negative encoding. The combination of these two unavoidable consequences results in the formation of one
additional partial product row and of course, this additional partial product row requires more hardware but
more importantly time
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A. Modified Booth Encoding and the Overhead of Negative Encodings
This grouping of the multiplier bits of MBE is shown in Figure 1 and it is based on a window size of 3
bits and astride of 2. The multiplier (Y) is segmented into groups of three bits (y2i+1, y2i, y2i−1) and each such
group of bits is associated with its own partial product row by using Table 1 [15]. In this grouping, y−1 = 0.By
applying this encoding, the number of partial product rows to be accumulated is reduced from n to n/2. For
example, for an 8 × 8 multiplication, a multiplier without MBE will generate eight partial product rows
(because there is one partial product row for each bit of the multiplier).However, with MBE, only n/2 (= 4)
partial products rows are generated as shown in the example of Figure 2.However, there are actually n/2 + 1
partial product rows anther than n/2, because of the last neg signal (neg3 in Figure2).
The neg signals (neg0, neg1, neg2, and neg3) are needed because MBE may generate a negative
encoding ((-1) times the multiplicand or (-2) times the multiplicand).Consequently, one additional carry save
adding stage is needed to perform the reduction. This is the overhead of implementing the negative encodings of
MBE.
Figure 1: Multiplier bits grouping according to modified booth encoding for 8-bit input
Table 1: Modified Booth Encoding (radix-4)
Y2i+1 Y2i Y2i-1 Generated partial
products
0 0 0 0×X
0 0 1 1×X
0 1 0 1×X
0 1 1 2×X
1 0 0 (-2)×X
1 0 1 (-1)×X
1 1 0 (-1)×X
1 1 1 0×X
B. Sign Extension and its Prevention
In signed multiplication, the sign bit of a partial product row would have to be extended all the way to
the MSB position which would require the sign bit to drive that many output loads (each bit position until the
MSB should have the same value as the sign). This makes the partial product rows unequal in length as shown
in Figure : the first row spans 16 bits (pp00 to the leftmost pp80), the second row 14 bits (pp01 to the leftmost
pp81), the third row 12bits (pp02 to the leftmost pp82), and the fourth row 10 bits(pp03 to the leftmost pp83).
The sign extension prevention method shown in figure3.and arrives a newly formed partial product rows as in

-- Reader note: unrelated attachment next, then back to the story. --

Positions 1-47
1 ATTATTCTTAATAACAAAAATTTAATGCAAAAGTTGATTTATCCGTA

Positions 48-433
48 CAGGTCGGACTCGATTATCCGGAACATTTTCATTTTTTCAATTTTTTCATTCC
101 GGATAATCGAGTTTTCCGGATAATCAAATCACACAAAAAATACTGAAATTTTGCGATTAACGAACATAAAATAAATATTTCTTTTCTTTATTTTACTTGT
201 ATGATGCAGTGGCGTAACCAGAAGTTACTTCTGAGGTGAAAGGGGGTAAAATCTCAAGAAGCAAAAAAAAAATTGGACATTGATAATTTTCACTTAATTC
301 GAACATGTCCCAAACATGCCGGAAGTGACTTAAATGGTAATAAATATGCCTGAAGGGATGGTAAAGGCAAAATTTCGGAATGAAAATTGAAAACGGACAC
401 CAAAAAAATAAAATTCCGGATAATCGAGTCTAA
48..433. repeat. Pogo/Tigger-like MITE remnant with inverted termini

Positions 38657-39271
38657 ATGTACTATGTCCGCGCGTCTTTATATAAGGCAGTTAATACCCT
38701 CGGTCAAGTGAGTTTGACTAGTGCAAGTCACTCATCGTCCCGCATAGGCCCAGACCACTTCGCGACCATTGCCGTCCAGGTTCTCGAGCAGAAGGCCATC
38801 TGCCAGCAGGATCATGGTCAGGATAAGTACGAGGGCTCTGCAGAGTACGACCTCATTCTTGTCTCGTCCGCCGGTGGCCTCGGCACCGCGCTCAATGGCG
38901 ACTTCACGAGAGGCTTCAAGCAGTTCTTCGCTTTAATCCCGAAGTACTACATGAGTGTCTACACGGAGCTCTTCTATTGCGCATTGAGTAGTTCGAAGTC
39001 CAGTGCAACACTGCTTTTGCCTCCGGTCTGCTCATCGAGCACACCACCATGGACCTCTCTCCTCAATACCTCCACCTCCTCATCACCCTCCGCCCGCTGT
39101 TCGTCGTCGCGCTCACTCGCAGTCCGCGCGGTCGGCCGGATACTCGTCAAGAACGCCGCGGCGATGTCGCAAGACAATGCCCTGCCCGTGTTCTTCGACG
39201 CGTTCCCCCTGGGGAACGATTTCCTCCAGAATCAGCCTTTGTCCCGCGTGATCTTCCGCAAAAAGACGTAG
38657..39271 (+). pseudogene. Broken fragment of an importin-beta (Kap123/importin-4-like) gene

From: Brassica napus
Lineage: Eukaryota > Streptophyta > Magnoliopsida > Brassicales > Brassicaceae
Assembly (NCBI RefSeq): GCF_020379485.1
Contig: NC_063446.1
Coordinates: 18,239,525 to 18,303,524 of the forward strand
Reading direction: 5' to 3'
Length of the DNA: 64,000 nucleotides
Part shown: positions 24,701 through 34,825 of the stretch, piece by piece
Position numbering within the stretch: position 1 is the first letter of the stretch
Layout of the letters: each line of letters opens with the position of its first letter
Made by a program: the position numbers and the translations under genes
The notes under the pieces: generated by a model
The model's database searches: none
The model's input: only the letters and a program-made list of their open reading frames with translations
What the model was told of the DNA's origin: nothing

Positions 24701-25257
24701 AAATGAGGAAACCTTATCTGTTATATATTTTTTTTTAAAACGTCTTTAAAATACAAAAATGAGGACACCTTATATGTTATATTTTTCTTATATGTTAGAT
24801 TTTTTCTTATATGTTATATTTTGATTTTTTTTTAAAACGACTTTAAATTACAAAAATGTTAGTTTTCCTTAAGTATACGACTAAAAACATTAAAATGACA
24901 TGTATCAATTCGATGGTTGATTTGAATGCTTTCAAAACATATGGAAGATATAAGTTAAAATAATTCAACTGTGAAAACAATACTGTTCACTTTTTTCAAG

figure4[10]where the sign extension has been removed. We use this structure as the basis structure for our
multiplier architecture.
Figure 2. The Array of Partial Products for Signed Multiplication with MBE
Figure. 3: Application of sign extension prevention measure on the partial product array of 8×8
multiplier
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C. One Additional Partial Product Row
However, there is still the problem of having the last neg forming one additional partial product row
(neg3 in Figure3) and this causes another carry save adder delay in order to generate the sums and carries before
the final accumulation. This is because in any case, one more partial product means one additional 3-2
reduction. For example, Figure 4(a)[10] shows a 8-input reduction (16 bit × 16 bit multiplication for our
architecture) using 4-2 compressors. If we have to reduce 9 inputs (16 bit × 16 bit multiplication for the
conventional architecture), one additional carry save adder is required as in Figure 4(b)[10].
.
III . Stopping the Extra Partial Product Row
Therefore, our aim is to remove the last neg signal. This would prevent the extra partial product row,
and thus save the time of one additional carry save adding stage and the hardware required for the additional
carry save adding. We noticed that if we could somehow produce the two’s complement of the multiplicand
while the other partial products were produced, there would be no need for the last neg because this neg signal
would have already been applied when generating the two’s complement of the multiplicand.
Therefore, we “only” need to find a faster method to calculate the two’s complement of a binary number.
A . A Quick Method to Find Two’s Complements
Our method is an extension of well-known algorithm that two’s complementation complements all the